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Bárbara Nascimento, Teacher and Activist: “Vidigal is fully booked”

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For the original in Portuguese, published in O Globo, click here.

A Rio native documents memories of the favela where she was born. For her, the occupation of Vidigal by the middle class and foreigners will create an exodus and destroy the identity of the favela.

Bárbara Nascimento: I am 36 years old and I was born in Vidigal, where I live. My mother is from Bahia, I have a three year-old son and I am married to a washing machine repairman. I studied Language and Literature at the Federal University of Rio (UFRJ), and now I teach Portuguese and literature in a state school here on the hill. I am also an activist in defense of the favela and its culture.

Q: Tell me something I don’t know.

BN: Vidigal is fully booked. I am going to place a billboard on the road saying that. There are traffic jams. Trucks going up and down the hill, hotels, there’s even a Belmonte [a bar chain]. Since when is Belmonte something for favelas? There are blackouts every other day. People think it’s drugs being carried up the hill, but these blackouts are something else: it’s a failure of the electrical power supply in a high density area.

Q: What is happening?

BN: That is what I am studying for my master’s degree. The relation of those who are here to those who come from outside. How they deal with the visitors, the middle class that buys their neighbor’s house, the foreigners, and those who attend the parties in the favelas where you can’t even find favela residents.

Q: Have you been to one of these parties?

BN: I have been once, and I don’t plan to go again. Besides me, there were only three other people from Vidigal: the ticket agent, the bouncer, and an actor. The actor and I don’t even really count. I earn a better salary and I have a university degree. But where are the people who live a tough life?

Q: Are you against coexistence?

BN: No way! I am against appropriation. I am against going for a walk with my son and being photographed. I’m not a monkey. And I’m against the rise of real estate prices. What about people who rent a house? A while ago, people showed interest in Rua Nova and Rua 3, which are not part of the favela. Now they want the places that are ours.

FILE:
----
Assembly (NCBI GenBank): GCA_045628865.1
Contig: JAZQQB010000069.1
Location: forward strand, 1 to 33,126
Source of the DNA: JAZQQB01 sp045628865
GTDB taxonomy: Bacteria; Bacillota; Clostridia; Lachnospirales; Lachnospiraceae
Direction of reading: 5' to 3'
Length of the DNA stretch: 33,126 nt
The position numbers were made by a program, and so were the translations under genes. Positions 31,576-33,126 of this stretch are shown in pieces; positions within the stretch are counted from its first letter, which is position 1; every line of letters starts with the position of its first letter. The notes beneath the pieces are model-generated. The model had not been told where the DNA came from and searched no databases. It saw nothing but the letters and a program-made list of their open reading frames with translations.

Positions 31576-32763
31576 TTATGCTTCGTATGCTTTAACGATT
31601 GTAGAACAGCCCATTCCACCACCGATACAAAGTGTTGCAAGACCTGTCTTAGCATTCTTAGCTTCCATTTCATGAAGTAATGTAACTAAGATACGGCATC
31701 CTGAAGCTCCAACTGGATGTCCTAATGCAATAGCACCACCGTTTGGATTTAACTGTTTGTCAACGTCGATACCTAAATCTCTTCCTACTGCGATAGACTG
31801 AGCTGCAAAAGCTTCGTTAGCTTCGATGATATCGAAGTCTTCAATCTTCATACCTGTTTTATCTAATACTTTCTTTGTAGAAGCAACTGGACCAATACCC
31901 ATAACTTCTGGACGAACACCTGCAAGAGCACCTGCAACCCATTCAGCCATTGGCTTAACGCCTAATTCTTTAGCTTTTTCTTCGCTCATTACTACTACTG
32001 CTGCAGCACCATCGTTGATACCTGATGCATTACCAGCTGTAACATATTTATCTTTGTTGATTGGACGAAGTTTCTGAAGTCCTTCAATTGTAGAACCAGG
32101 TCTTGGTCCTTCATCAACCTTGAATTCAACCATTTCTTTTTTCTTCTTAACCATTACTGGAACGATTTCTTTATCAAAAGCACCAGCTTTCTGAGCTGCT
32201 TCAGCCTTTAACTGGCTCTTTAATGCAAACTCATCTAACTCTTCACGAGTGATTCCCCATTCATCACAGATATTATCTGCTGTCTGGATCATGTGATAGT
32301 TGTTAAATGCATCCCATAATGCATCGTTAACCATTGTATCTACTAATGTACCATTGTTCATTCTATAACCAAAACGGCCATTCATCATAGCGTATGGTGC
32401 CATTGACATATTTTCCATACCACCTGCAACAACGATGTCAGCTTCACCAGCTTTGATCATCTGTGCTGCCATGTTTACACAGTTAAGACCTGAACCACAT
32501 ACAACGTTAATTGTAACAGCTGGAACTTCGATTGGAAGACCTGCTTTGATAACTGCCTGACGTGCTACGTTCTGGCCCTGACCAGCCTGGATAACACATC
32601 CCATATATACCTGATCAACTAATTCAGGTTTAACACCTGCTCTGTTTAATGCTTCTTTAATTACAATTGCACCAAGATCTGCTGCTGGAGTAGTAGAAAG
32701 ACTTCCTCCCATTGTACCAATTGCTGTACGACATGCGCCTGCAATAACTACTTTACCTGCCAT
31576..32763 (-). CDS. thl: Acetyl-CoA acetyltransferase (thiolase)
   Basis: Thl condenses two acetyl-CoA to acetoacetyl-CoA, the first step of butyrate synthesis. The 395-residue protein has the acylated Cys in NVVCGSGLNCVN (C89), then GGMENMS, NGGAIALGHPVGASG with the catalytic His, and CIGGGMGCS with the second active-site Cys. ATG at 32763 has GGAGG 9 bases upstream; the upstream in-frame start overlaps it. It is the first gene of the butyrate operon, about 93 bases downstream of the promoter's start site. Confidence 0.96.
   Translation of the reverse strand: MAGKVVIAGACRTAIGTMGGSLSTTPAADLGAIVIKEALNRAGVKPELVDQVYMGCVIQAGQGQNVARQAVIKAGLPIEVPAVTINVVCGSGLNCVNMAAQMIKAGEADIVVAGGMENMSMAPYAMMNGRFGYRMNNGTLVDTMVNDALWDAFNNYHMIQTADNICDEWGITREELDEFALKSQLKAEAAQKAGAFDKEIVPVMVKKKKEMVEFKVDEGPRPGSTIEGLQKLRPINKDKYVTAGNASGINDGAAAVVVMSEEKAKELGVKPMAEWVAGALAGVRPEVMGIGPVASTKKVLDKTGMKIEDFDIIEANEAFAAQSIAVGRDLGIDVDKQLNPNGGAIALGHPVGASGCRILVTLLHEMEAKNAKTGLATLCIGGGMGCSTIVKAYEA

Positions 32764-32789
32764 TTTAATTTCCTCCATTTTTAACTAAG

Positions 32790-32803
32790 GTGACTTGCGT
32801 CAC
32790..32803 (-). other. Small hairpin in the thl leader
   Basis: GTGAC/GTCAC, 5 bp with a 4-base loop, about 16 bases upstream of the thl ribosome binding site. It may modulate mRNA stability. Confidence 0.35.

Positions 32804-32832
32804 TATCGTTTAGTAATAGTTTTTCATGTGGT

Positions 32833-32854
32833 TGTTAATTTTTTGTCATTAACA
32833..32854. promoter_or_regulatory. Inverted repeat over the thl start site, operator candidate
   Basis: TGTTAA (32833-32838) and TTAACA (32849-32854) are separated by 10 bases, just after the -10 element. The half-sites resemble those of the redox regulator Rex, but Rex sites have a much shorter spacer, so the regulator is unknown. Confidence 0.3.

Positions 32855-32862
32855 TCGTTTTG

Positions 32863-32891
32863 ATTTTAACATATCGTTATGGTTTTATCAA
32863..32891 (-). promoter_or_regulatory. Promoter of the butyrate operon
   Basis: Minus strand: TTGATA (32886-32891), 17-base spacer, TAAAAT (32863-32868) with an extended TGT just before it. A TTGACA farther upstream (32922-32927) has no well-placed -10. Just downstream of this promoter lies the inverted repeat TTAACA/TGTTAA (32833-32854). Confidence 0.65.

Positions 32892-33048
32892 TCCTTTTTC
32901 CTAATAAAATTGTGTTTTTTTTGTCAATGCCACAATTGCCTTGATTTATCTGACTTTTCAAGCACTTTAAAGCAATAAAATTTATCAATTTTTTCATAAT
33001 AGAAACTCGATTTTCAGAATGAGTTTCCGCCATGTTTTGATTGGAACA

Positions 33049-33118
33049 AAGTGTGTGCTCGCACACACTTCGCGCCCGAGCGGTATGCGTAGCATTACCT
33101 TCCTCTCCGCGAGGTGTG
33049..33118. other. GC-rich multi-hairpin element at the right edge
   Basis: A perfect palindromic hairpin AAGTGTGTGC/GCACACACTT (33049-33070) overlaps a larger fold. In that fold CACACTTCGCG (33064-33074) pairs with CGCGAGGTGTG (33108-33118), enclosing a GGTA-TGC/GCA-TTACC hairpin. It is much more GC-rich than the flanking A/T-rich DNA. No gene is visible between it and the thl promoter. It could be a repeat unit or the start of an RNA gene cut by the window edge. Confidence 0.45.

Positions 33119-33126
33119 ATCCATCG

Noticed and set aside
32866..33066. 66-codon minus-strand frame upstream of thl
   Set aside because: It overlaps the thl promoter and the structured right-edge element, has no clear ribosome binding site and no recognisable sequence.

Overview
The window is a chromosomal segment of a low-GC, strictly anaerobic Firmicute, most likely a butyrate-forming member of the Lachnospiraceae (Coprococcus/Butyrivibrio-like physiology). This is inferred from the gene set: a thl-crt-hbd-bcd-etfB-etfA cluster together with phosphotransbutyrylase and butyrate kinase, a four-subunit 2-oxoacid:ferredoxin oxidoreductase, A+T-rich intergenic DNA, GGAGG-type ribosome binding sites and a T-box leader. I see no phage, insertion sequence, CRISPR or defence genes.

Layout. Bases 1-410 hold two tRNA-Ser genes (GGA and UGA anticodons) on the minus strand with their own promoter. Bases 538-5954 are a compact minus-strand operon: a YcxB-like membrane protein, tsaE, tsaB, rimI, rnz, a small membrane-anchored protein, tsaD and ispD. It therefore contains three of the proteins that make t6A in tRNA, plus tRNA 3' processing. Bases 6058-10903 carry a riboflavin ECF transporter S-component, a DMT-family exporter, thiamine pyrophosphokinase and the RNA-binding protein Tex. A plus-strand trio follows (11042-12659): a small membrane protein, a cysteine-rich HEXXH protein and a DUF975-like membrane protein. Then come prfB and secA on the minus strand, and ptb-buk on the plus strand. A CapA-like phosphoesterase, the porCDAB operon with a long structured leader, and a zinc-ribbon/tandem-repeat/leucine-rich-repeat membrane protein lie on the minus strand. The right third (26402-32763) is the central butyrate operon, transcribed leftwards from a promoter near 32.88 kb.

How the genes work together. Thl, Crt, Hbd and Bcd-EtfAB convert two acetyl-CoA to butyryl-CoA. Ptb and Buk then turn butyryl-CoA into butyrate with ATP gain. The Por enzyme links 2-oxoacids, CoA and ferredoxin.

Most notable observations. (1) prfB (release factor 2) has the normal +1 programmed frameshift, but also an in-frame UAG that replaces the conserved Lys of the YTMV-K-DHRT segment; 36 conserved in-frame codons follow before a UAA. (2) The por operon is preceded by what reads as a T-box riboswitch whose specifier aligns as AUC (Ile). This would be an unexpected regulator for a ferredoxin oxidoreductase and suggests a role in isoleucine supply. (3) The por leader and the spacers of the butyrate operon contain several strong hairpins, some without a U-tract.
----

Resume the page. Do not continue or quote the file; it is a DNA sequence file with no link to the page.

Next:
Q: “Ours”, whose?

BN: I argue that favelas are for favela residents. They have already prohibited the funk parties, putting an end to peoples’ recreation. This kind of thing frustrates people. A long time ago samba was associated with thuggery, which is why they wanted to prohibit it. It’s exactly the same with funk. Was it financed by the drug traffickers? Yes, it was. But why doesn’t the state finance it? Because it’s poor people’s music! That’s why I find real peaceful coexistence difficult to achieve.

Q: You always use the term favela instead of community.

BN: Every group can be perceived as a community, and it doesn’t have a personality. Favela means something. A kind of place, a history, it’s a nice word. It’s in the music. What is a community, really? Using the word community for a favela is like using the euphemism “brunette” instead of saying black.

Q: What kinds of memories are you collecting?

BN: One of the focuses is the movement in defense of favelas that originated in the 1970s; the war as narrated by us and not by a sociologist, or even worse, a TV presenter.

Q: Tell us one episode.

BN: There’s the one about a truck that came in to remove residents. Guess what truck it was?

Q: I have no idea.

BN: From Comlurb [garbage collection truck]. A dumpster to remove favela residents. People provided coffee and a barbecue for the drivers, who were in fact just as humble as us, until lawyer Bento Rubião got here to prevent the removal.

Q: How is the UPP (Pacifying Police Unit) going?

BN: Well, we no longer see armed thugs all over the place watching us. But they are still there on the top of the hill; they fire shots. Instead of one faction now we have two.

Q: What can the story of Vidigal teach Rio and Brazil?

BN: When a person knows his place he (or she) recognizes himself as an individual. Here, a population that is already marginalized runs the risk of losing its sense of belonging: our home is being denied us. (Documenting) memory can teach us that there is a history, an identity, and that we need to stay and fight against gentrification. And that this might inspire other people.